"You really shouldn't do that."
That is Eugene talking. I am ignoring him.
"It is very dangerous. Really."
Eugene is correct. Eugene is almost always correct. That is why he has so few friends.
"It could explode. I am not kidding," Eugene says.
As he says this, I squirt more lighter fluid onto the hot coals in the barbecue grill.
You are never, ever supposed to squirt lighter fluid onto hot coals in your barbecue grill. When you do, a huge fireball whooshes up and just about takes your eyebrows off.
It is the part of barbecuing I like best.
"I read an article," Eugene says, "where the flame can travel right back up to the lighter fluid can and explode right in your hands."
Yeah, I say. I think it says that right here on the can.
I squoosh a little more fluid, and we both have to step back from the blast of heat.
"So why do you do it then?" Eugene asks, waving his hand back and forth to disperse the oily smoke. "I mean if you know it's dangerous, why do you do it?"
It's to make up for my guilt over not going to Vietnam, I say. It's the only way I now have of proving my manhood.
The fire in the grill is now high enough to singe the locust tree that hangs over the deck. That's how I know the coals are almost ready.
"Have you ever considered a gas grill?" Eugene asks. "That way the food wouldn't taste so much like lighter fluid."
I like the taste of lighter fluid, I tell him. That's how you can tell the food is barbecued and not microwaved.
"I think that much fluid could cause cancer," Eugene says. "Honestly."
I look on the back of the can.
Naw, I tell Eugene. This stuff is made from all-natural petroleum products. It was probably sitting under the sands of Saudi Arabia a month ago. Our soldiers fought Saddam Hussein to safeguard this stuff. So how can I not use it?
"You going to put the meat right over the coals?" Eugene asks. "Because I read where if you put the meat right over the coals, that can cause cancer, too."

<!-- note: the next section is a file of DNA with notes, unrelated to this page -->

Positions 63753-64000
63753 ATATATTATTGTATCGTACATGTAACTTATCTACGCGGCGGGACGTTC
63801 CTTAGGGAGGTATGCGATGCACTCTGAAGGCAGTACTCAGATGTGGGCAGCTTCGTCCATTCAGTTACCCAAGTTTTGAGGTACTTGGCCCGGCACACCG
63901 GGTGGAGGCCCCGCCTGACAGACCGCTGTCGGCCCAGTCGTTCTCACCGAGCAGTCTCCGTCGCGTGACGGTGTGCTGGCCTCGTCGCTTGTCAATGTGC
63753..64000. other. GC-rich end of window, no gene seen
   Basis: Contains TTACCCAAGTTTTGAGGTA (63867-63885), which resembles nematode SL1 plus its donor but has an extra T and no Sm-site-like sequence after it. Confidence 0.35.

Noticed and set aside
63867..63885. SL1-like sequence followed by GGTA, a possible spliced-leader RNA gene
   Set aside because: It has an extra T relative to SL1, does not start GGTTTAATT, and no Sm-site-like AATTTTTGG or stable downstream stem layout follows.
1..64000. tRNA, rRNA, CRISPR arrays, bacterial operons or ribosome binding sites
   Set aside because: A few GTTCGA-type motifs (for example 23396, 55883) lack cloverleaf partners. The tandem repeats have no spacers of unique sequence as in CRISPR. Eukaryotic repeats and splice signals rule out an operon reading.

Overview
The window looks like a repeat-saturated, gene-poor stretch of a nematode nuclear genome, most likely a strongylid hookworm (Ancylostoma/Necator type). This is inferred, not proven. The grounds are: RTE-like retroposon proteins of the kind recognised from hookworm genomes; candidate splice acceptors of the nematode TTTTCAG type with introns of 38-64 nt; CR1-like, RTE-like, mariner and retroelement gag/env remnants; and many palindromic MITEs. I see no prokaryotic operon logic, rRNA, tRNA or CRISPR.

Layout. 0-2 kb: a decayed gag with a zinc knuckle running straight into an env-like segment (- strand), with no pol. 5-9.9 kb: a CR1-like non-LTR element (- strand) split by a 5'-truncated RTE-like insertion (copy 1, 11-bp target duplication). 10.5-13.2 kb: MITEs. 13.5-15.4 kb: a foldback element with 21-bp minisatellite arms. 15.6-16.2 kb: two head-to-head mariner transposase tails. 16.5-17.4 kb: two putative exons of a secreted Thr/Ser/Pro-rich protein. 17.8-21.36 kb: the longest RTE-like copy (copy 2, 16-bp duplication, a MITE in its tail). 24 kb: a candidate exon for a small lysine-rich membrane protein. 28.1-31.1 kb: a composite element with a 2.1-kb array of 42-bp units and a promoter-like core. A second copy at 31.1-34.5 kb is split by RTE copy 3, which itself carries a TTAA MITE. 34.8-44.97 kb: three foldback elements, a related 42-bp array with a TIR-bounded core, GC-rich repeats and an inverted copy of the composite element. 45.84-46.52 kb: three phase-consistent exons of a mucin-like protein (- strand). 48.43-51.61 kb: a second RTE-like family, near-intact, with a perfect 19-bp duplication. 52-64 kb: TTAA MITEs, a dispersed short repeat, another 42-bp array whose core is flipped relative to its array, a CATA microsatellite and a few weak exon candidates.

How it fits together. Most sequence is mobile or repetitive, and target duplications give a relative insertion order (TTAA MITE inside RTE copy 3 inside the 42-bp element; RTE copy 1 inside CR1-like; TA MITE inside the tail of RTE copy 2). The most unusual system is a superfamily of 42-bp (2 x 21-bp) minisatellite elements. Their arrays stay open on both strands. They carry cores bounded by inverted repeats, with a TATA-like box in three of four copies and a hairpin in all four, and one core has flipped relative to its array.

Eugene is correct once again. When fat drips onto the coals, chemicals form. These chemicals rise with the smoke and get onto the food. Charring meat also produces chemicals. These chemicals are suspected carcinogens.
"Well if you know it, why do you do it?" Eugene asks.
I slap the ribs on the grill where they sizzle furiously. I don't answer. I let my ribs do my talking for me.
One of Eugene's kids rides around the corner of the house on his bicycle. I am supposed to know which kid it is, but, to tell the truth, kids look very similar to me. The parents claim they can tell them apart, but I think they depend a lot on the clothing.
Does your kid always wear a helmet when he rides his bike? I ask.
"His name is Drew and, yes, he does always wear his helmet," Eugene says. "It's much safer. And it's the law."
Tell me, I say, did we wear bicycle helmets when we were kids?
"It wasn't the law then," Eugene says.
Drew rides around the corner again and I notice he has some stuff smeared all over his face. Why does Drew have stuff smeared all over his face? I ask Eugene.
"That's not Drew, that's Zack," Eugene says, "and it's No. 25 sun block. The damaging effects of the sun are cumulative. Every sunburn he doesn't get now will pay off for him later."
Did we have No. 25 sun block when we were young? I ask. And yet we seem to have made it this far in life.
"Not the point," Eugene says. "We did a lot of foolish things back then."
And we did. We barbecued without fear. We squirted lighter fluid without a care. We rode our bikes with the wind whipping dangerously past our unprotected skulls and never thought twice about getting a tan.
I take the ribs off the grill and slap them onto Eugene's plate.
Live fast. Die young. And leave a beautiful corpse, I tell him.
He looks at his plate for a moment and then at me.
"I think I'm going to stick to the salad," he says.